That aside, in 2013, the government raised the minimum purchase price of residential property for foreigners in the Federal Territories to RM1 million. This was not a bad move, as it was intended to ease price pressure in the segment below RM1 million.
However, in Selangor, sometime towards the end of September 2014, the local government raised the minimum purchase price of residential property for foreigners from RM500,000 to RM2 million in Zon 1 and 2 (most of Selangor) areas. In Zon 3 comprising Hulu Selangor and Sabak Bernam, it was raised to RM1 million.
Why the Selangor government would raise the minimum purchase price in areas such as Hulu Selangor and Sabak Bernam, which are far outposts as far as foreign property investors are concerned, is perplexing.
The minimum commercial property price for foreigners was also raised to RM3 million.
It gets better. The Selangor government made this ruling retroactive, thus coming into effect on 1st September.
With this, all the property hotspots in GKL listed above have become more resistant to foreign ownership.
It appears that the Selangor government is not in favour of foreign property ownership in the state, but this is not in line with plans for the Economic Transformation Programme espoused by the Federal government, in and of which GKL is a crucial part.
Despite this setback, Malaysia still remains one of the friendliest countries for foreign property ownership in the region. However, growth of foreign ownership is now expected to converge around KLCC, Mont Kiara, Bangsar, Damansara Heights and Iskandar Region, with Selangor left behind.
The volume of property transactions has been declining. The period between 2013 to 2014 saw a 30% drop in volume. Developers have been reading the signs and pulled back on new launches.
In H1 2014, the number of new launches picked up marginally but sales performance was at its worst since 2009. This has been noticeable in GKL.
Unaffordability, rising cost of living, significantly higher loan rejections, increased interest rates, and uncertainty over GST’s effect could be attributed to the slowdown in sales as buyers adopt a wait-and-see approach.
This does not mean the winds are changing for one of the most attractive property markets in the region.
The Malaysian economy is expected to grow between 5% – 6% in 2015. It is healthy growth and the property market will ride safely on the back of this. GKL still has the best developed infrastructure in the country and amongst Newly Industrialized Countries in Asia.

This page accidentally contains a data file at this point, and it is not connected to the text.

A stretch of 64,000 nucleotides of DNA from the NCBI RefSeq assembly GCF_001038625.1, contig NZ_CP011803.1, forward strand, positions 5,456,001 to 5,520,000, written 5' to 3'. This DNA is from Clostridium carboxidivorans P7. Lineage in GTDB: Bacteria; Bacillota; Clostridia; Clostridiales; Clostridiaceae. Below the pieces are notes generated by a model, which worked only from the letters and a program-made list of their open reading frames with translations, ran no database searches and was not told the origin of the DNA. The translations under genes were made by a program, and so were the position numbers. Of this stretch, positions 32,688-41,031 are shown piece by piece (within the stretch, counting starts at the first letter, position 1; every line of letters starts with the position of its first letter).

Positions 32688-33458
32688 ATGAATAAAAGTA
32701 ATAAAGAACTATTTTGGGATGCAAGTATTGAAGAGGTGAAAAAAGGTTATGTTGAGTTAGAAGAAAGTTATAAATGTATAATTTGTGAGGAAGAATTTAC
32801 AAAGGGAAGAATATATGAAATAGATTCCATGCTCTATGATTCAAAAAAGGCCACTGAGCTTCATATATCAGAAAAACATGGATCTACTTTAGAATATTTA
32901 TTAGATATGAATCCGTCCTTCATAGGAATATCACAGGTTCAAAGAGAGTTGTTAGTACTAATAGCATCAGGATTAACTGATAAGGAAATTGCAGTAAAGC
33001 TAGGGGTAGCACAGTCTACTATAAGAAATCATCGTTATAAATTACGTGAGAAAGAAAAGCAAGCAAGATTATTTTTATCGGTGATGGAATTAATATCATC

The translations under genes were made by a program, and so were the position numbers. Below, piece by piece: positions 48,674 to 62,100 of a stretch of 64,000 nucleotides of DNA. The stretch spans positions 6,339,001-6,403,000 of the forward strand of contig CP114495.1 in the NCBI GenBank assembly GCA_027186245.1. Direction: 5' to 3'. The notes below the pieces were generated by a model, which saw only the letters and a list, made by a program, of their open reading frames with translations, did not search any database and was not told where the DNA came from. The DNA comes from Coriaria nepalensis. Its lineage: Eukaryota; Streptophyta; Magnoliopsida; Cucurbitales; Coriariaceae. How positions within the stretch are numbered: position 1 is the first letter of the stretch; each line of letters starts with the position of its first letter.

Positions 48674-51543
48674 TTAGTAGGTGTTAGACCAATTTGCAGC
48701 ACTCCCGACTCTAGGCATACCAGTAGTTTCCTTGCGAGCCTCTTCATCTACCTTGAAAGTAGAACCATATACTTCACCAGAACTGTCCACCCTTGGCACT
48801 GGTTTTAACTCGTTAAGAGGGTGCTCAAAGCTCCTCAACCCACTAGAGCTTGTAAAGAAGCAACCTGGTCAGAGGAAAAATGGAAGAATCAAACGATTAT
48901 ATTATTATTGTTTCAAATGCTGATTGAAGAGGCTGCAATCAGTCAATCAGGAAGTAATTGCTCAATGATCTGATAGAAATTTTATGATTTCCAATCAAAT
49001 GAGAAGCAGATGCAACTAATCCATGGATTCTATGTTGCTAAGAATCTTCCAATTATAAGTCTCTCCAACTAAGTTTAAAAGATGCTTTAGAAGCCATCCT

GKL is a key part of a robust Economic Transformation Plan that aims to create more jobs, improve infrastructure, and attract foreign investment.
Property trends indicate that buyers prize location and lifestyle value when buying properties. In this aspect, GKL is the hub for infrastructure enhancements and offers superb lifestyle value via:
• World-class shopping centers
• International cuisine
• A variety of entertainment outlets
• International schools
• Reputable healthcare centers
• Fantastic golf courses
• Fabulous tourist attractions within a 100KM radius
Backed by a strong economy, robust population growth, good infrastructure, and excellent lifestyle options, the property market in GKL is still poised for attractive growth.
The MIEA believes that 2015 may likely be a consolidation period for the property market but that 2016 and 2017 will be more likely to see an upturn.
The implementation of GST is perhaps one of the most anticipated events for 2015. A majority of the people in Malaysia believe that GST will make houses more expensive.
Looking at how GST affected the property market in Australia, it may be safe to assume that there will be a price spike around the implementation period of GST (April 2015), which will then stabilize.
The government and Real Estate Housing Developers Association (REHDA) believe that the price increase will be between 2% to 3%.
More foreigners may train their sights on KLCC, Mont Kiara, Bangsar, and Damansara Heights as restrictions on the Selangor part of GKL make it unattractive. It remains to be seen if this will have the effect of aggravating prices in Kuala Lumpur.
The economy is expected to grow healthily in 2015, and the property market is expected to keep its luster, especially in GKL where most of the demand is.
Almost all of the hotspots in GKL are now in the south. Places like Cyberjaya, Bukit Jalil and Kajang appear to be trending. Most experts agree that you cannot go wrong by following the infrastructure. These are:
• Proximity to public transportation stations, especially MRT, LRT, and Komuter (KTM)
• Proximity to iconic shopping malls (think Pavilion in KLCC and Mid Valley Megamall which have boosted the value of surrounding houses).
• Good road connectivity
Although 2015 may most likely be a year of consolidation for the market, it is expected to pick up in 2016 and 2017. GKL will be at the forefront of this wave as it continues to have the strongest demand in all of Malaysia.